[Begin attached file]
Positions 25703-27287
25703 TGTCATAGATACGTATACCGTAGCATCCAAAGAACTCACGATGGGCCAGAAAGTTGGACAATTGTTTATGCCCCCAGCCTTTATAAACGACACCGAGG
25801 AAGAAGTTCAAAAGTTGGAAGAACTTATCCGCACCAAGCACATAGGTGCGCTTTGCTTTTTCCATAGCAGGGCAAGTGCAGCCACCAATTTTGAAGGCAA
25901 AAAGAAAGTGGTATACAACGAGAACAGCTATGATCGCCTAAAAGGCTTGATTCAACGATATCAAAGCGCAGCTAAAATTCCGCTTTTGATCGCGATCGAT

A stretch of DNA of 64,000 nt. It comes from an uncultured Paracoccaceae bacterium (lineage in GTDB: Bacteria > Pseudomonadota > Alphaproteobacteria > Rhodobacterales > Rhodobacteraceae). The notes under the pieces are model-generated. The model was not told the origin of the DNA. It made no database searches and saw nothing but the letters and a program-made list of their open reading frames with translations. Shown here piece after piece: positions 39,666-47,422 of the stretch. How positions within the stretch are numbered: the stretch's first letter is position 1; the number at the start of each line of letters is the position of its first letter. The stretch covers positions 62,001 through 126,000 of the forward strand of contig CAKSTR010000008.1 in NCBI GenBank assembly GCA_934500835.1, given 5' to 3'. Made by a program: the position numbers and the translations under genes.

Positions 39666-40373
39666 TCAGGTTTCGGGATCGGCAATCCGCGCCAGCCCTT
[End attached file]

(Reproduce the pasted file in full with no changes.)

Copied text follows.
Positions 25703-27287
25703 TGTCATAGATACGTATACCGTAGCATCCAAAGAACTCACGATGGGCCAGAAAGTTGGACAATTGTTTATGCCCCCAGCCTTTATAAACGACACCGAGG
25801 AAGAAGTTCAAAAGTTGGAAGAACTTATCCGCACCAAGCACATAGGTGCGCTTTGCTTTTTCCATAGCAGGGCAAGTGCAGCCACCAATTTTGAAGGCAA
25901 AAAGAAAGTGGTATACAACGAGAACAGCTATGATCGCCTAAAAGGCTTGATTCAACGATATCAAAGCGCAGCTAAAATTCCGCTTTTGATCGCGATCGAT

A stretch of DNA of 64,000 nt. It comes from an uncultured Paracoccaceae bacterium (lineage in GTDB: Bacteria > Pseudomonadota > Alphaproteobacteria > Rhodobacterales > Rhodobacteraceae). The notes under the pieces are model-generated. The model was not told the origin of the DNA. It made no database searches and saw nothing but the letters and a program-made list of their open reading frames with translations. Shown here piece after piece: positions 39,666-47,422 of the stretch. How positions within the stretch are numbered: the stretch's first letter is position 1; the number at the start of each line of letters is the position of its first letter. The stretch covers positions 62,001 through 126,000 of the forward strand of contig CAKSTR010000008.1 in NCBI GenBank assembly GCA_934500835.1, given 5' to 3'. Made by a program: the position numbers and the translations under genes.

Positions 39666-40373
39666 TCAGGTTTCGGGATCGGCAATCCGCGCCAGCCCTT